Florida’s HB 501 Seeks to Limit Construction Defect Claims to Seven Years from Date of Completion

In addition to Florida House Bill 87, which I wrote about in this blog last month, HB 501 also presents serious concerns for associations, property owners and even also public-sector projects. The bill seeks to reduce the statute of repose for construction-related claims from the current 10 years to just seven years, meaning that claimants will have only seven years from the date of the completion of construction to file any claims for the design, planning or construction of any improvement to real property.

Unlike the statute of limitations, which establishes a time limit within which an action must be brought from the time of the accrual of the cause of action, the statute of repose bars a claim after the conclusion of the period of repose, thereby creating an absolute bar to such claims even if the claim is for a latent defect that was not discovered until years after the completion of construction. It holds contractors, subcontractors, architects, engineers and other construction-industry professionals free from all liability after the set term of time expires.

Under Florida law, the statute of limitations for construction defects expires four years after the defect is discovered or should have been discovered using due diligence, but the statute of repose expires (even if the statute of limitations has not run) ten years after the later of:

  • the date of actual possession by the owner;
  • the date of the issuance of a certificate of occupancy;
  • the date of abandonment of construction if not completed; or
  • the date of completion or termination of the contract between the professional engineer, registered architect, or licensed contractor and his or her employer.

With HB 501, the legislature would reduce the period of repose from 10 to seven years, so after seven years any latent structural defects or other latent defects that have not manifested themselves beforehand would become solely the responsibility of the property owner. For condominium associations, this change would be particularly troublesome because, unlike the period for the statute of limitations which does not begin to run until after the turnover of control from the developer, the clock starts ticking for the period of repose at the completion of construction, which is often years before the turnover. Thus, if the turnover of a property from the developer is delayed beyond the normal course for some reason, the period for a condominium association to bring any construction claims could be quite short, as no extension is given to the association for the period of repose under current law or under the proposed bill.

constdefect1.jpgTypically, construction defect claims for condominium associations are only brought after turnover has taken place, as the turnover process includes an independent engineering inspection of the structural and mechanical elements. Also, prior to the turnover, the unit owners will not be as informed and involved with the management and administration of the property while it is still being overseen by the developer. And, it would be cost-prohibitive and impractical for individual unit owners to commission an engineering inspection and report for the common areas on their own, and then file suit for the construction defects of the whole condominium on their own.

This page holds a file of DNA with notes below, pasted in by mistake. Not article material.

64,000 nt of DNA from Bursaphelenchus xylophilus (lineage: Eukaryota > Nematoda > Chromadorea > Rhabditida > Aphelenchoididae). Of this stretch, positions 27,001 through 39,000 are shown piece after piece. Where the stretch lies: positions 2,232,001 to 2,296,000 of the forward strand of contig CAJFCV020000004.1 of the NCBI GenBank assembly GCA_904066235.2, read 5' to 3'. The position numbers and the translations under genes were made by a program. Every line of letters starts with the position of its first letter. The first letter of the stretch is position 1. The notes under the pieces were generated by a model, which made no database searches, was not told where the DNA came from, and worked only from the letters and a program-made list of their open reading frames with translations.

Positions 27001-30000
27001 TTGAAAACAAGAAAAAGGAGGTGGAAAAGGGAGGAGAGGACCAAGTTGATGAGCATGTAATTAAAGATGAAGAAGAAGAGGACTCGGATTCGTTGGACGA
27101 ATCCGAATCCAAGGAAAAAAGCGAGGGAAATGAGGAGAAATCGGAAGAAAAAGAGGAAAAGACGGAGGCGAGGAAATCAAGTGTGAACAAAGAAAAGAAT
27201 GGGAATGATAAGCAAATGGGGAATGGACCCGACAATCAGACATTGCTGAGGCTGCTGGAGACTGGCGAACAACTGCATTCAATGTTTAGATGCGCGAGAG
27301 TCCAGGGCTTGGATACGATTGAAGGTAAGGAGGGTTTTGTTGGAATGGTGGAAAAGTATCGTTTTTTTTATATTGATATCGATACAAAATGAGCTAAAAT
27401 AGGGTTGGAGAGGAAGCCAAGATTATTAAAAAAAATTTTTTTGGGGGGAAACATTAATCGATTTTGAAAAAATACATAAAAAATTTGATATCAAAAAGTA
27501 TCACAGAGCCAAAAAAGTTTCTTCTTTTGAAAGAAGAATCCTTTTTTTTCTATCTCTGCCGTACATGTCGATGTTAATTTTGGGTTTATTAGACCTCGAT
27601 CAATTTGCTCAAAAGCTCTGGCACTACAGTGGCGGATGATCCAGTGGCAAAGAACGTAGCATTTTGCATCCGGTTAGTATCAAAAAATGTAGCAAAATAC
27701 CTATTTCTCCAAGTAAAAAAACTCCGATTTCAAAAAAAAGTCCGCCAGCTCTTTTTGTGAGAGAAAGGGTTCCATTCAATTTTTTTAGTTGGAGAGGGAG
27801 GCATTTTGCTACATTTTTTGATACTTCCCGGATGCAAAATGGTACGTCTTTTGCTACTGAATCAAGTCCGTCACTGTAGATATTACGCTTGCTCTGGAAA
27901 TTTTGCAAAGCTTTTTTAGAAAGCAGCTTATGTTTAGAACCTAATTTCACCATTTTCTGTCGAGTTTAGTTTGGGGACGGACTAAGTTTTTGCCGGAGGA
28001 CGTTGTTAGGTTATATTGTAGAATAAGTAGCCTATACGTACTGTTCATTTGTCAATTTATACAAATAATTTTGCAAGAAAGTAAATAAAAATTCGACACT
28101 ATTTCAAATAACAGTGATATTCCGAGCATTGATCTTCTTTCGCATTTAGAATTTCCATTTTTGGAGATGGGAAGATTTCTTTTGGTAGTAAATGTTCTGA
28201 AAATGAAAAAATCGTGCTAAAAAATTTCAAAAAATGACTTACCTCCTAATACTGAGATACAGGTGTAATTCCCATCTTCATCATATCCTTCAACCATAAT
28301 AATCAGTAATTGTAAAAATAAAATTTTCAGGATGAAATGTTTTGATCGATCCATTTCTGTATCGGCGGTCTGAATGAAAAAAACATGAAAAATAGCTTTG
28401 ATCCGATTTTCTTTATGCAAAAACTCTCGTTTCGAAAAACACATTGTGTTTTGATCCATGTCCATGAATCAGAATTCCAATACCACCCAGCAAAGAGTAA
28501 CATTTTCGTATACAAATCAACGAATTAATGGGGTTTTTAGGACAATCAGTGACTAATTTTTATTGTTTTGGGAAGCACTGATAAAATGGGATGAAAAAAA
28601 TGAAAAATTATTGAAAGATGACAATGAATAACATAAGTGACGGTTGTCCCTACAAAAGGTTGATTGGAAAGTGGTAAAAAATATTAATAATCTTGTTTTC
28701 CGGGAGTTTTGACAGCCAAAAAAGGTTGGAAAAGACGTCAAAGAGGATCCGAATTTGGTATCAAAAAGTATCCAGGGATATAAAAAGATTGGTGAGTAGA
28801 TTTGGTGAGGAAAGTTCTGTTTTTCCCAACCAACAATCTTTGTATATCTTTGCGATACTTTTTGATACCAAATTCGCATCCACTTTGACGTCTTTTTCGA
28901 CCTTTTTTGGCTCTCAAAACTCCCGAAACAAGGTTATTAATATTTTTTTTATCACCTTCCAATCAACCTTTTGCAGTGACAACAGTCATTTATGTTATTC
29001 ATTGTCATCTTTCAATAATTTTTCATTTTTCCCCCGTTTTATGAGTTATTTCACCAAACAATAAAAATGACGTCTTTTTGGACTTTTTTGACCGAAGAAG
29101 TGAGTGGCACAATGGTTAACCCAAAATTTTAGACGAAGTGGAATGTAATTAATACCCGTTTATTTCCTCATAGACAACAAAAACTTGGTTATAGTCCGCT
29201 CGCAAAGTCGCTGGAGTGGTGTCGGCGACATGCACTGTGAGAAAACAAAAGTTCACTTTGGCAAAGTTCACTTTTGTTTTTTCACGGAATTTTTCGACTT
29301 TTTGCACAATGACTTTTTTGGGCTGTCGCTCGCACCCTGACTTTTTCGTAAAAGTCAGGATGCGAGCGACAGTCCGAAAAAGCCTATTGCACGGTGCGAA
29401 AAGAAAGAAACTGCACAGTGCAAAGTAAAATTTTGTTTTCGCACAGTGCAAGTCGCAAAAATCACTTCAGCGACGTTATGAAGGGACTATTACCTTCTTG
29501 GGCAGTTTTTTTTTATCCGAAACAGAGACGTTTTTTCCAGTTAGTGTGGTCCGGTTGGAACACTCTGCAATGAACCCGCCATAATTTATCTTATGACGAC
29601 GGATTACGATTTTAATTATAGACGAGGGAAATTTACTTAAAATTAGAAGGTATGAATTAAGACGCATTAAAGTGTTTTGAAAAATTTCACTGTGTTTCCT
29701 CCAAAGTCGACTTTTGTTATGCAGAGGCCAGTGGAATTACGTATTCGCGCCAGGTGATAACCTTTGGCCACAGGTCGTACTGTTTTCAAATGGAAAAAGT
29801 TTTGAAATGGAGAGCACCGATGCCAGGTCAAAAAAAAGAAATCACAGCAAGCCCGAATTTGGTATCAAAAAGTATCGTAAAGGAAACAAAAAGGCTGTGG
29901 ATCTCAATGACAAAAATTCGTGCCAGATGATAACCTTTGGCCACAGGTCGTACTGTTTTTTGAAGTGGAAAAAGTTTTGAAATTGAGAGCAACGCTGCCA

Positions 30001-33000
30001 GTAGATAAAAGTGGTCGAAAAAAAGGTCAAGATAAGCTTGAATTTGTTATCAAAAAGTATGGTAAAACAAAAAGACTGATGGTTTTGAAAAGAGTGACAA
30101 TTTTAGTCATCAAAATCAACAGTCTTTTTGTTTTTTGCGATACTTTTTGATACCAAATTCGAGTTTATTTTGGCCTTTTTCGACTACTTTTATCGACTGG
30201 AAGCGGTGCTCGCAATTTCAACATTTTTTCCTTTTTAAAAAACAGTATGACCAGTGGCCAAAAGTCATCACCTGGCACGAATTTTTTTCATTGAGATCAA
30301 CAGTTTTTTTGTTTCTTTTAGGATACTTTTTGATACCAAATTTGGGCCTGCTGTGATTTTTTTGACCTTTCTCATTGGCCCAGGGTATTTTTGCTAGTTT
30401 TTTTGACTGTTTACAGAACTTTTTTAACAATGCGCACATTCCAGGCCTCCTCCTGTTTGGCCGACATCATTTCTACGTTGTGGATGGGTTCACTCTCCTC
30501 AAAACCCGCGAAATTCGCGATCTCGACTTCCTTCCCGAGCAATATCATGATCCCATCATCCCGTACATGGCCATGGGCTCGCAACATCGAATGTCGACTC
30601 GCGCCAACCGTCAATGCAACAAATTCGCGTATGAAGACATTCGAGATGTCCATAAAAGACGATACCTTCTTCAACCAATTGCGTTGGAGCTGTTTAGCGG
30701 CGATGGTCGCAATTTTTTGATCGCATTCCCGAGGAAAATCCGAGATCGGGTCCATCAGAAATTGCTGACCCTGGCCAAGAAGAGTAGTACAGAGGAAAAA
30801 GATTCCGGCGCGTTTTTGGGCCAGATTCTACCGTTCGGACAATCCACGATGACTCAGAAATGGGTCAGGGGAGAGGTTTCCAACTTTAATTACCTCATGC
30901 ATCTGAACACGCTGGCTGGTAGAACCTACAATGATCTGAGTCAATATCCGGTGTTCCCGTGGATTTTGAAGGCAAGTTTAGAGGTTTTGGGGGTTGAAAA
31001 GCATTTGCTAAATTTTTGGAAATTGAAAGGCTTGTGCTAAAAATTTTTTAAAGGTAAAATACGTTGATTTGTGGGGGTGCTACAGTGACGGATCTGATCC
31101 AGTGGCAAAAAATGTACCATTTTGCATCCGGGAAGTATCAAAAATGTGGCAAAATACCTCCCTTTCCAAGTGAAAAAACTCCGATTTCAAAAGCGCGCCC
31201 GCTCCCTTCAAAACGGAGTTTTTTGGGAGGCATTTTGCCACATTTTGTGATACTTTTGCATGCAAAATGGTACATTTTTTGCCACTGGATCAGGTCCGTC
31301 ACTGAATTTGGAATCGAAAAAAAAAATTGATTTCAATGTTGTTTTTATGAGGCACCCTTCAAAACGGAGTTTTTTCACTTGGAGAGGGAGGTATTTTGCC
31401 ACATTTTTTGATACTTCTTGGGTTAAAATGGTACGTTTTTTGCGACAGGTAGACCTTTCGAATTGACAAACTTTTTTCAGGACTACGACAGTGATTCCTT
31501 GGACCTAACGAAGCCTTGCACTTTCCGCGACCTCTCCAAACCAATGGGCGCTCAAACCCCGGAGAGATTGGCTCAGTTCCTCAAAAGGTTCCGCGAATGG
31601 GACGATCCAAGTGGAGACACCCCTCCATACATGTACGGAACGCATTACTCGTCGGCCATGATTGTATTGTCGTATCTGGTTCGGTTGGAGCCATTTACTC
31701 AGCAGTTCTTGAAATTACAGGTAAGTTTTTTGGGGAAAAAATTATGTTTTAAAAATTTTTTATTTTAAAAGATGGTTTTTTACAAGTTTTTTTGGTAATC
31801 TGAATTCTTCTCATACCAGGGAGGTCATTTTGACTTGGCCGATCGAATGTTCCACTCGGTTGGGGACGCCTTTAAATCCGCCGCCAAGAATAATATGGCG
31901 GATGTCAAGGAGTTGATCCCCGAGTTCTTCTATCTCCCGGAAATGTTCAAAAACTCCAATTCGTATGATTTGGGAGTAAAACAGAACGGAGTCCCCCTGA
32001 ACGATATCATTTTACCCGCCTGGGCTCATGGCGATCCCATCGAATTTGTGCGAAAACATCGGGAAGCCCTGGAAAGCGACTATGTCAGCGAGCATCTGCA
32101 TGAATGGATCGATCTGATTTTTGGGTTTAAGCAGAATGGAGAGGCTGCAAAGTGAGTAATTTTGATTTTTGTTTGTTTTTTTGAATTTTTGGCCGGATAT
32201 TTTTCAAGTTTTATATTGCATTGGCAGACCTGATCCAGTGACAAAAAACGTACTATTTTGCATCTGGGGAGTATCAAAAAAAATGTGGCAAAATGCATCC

Thus, the statute of repose, if it gets shortened to seven years, could create an incentive for developers to limit their exposure to construction defect liability by delaying the turnover as long as possible, as the longer they wait to complete the turnover, the shorter the window of opportunity becomes for the association under the statute of repose to identify any defects and pursue a claim.

Builders and their lobbyists in support of this legislation argue that most construction defects become apparent within a few years of the completion of construction, but the fact is that some of the most costly and cumbersome defects to repair are latent structural and mechanical defects that can take well over seven years to become evident. A well-known and oft-cited example of this took place years ago in Key West when one of the area’s largest concrete firms used salt water to mix its concrete. The residual salt in the concrete caused the reinforcing steel to corrode, but the defect did not become fully apparent until years after the completion of construction.

The current ten year statute of repose was already previously reduced from fifteen years in 2006, and the additional reduction to seven years that is being considered appears to be receiving mixed reviews by the lawmakers. Two civil engineers gave expert testimony against the bill before the House’s Civil Justice Subcommittee, which narrowly passed the bill by a vote of 7-6 and sent it on to the House Judiciary Committee.

Our firm encourages associations and property owners to contact their state representatives and senators to share their concerns regarding HB 501 as well as HB 87, which you can learn more about by clicking here to read my recent blog article. Click here to find the contact information for the state legislators for your district.